“I usually approach films adapted from stage (musical or straight play) with a mix of curious apprehension. I’m usually excited for the film to exist, either because it’s a work I enjoy and want to see it preserved on film, or because it’s one that I’m familiar with but haven’t been able to see yet, and this is my opportunity. But at the same time, they don’t always translate well. The two live in different worlds sometimes. And while it makes sense on several levels for a play/musical to have a limited number of spaces and locations, it can feel claustrophobic on screen. And endless monologues and conversations that are right at home on stage can feel prolonged on film (even if they’re word for word matches). My initial feelings towards August: Osage County was that this is an acclaimed play that I was excited to see for the first time (in one form or another), and that some of the names attached to it (starting with Meryl Streep and Julia Roberts) would ensure that this was the best it could possibly be, whatever that ended up being.
Well, it sort of lived up to every expectation good and bad. The good, by far, was the cast. Meryl Streep shows us once again why she’s the best, completing losing herself in a character that’s so different from any of the other masterful performances we’ve seen from her. Word on the street is that she was reluctant to take on the role because she feared having to become such a negative person. But throughout the whole thing, I could see the slightest twinkle in her eye enjoying taking such command of the screen. Surprisingly, this was the first time she has collaborated with Roberts (who cried the first time she announced she’d be getting to work with someone she admired so greatly). I want to see more films with the two of them together. Streep’s Violet may have been the centerpiece, but Roberts’ Barbara was the anchor. Such a strong and tenacious performance.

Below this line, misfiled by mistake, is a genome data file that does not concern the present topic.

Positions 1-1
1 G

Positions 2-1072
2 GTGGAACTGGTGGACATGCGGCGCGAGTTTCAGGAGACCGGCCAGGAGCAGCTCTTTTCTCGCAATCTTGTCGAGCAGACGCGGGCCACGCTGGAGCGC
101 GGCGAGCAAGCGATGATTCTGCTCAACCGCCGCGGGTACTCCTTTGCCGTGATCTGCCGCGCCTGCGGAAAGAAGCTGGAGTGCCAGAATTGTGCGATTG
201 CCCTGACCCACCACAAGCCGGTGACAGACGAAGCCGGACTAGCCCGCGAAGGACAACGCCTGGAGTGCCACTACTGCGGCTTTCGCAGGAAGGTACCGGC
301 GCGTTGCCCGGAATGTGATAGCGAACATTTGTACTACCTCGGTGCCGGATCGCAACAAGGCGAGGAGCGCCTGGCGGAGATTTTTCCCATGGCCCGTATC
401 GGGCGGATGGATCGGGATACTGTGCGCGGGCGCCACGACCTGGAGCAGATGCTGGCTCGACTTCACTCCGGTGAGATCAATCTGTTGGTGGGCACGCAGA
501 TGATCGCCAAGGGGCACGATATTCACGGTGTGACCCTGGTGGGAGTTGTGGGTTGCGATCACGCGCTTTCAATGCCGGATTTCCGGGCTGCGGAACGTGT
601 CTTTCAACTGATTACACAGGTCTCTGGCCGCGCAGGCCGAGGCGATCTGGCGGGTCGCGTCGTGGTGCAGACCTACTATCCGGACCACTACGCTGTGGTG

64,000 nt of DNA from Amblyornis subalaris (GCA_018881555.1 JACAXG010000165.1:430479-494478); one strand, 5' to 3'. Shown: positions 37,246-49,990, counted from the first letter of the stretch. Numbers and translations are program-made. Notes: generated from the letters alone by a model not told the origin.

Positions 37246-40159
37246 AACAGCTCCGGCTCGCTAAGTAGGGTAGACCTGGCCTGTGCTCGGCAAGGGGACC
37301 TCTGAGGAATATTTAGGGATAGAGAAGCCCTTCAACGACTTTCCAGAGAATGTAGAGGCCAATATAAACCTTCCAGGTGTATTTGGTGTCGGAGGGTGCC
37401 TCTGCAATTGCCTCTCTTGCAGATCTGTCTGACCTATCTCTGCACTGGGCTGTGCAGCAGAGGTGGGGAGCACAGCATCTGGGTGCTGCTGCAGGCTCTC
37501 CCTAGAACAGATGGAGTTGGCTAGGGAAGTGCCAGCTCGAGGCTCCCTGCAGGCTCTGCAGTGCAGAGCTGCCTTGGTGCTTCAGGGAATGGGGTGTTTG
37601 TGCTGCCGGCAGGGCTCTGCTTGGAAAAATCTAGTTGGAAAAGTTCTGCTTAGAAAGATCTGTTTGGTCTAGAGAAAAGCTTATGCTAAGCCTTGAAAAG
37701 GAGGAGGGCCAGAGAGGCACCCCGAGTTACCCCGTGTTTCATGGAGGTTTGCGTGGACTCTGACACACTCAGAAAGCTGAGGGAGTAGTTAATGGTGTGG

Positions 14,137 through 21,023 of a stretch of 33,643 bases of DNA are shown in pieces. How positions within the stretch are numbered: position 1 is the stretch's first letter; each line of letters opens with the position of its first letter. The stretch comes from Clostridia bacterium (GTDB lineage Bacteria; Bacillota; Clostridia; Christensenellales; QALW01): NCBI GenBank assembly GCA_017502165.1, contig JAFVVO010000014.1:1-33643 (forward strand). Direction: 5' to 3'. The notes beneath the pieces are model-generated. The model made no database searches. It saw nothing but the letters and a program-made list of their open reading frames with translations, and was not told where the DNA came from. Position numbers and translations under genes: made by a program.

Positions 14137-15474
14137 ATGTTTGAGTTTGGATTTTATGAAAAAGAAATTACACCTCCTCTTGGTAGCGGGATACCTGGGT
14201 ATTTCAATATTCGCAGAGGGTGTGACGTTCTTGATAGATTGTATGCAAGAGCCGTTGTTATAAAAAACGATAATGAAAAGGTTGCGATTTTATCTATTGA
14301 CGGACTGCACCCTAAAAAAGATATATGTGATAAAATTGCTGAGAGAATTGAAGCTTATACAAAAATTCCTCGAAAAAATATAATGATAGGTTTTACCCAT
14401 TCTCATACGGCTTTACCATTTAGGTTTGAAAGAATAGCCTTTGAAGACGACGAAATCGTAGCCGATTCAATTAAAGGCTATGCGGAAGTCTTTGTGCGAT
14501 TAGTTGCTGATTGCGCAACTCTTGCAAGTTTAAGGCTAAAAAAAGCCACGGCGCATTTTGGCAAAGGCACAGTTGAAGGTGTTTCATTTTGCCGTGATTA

I could keep gushing for a long time about some of the other players: Ewan McGregor, Margo Martindale, Juliette Lewis, Abigail Breslin, Benedict Cumberbatch, Juliannae Nicholson. Each one outstanding in their own way, in what was truly one of the best assembled casts you could ever possibly ask for.
While the cast certainly exceeded expectations, the “”play-ness”” of it was about where I expected too. It did feel confined, and much of the plot just sort of plodded along slowly. Theatre audiences are more forgiving (and expectant) of such things, but movies are expected to go go go. But unless you’re completely reworking something, it’s a hurdle that won’t be easily overcome. But the cast did make it worthwhile, and I’m happy to add this to the list of plays that I now am more familiar with than just in name.
August: Osage County – \m/ \m/ \m/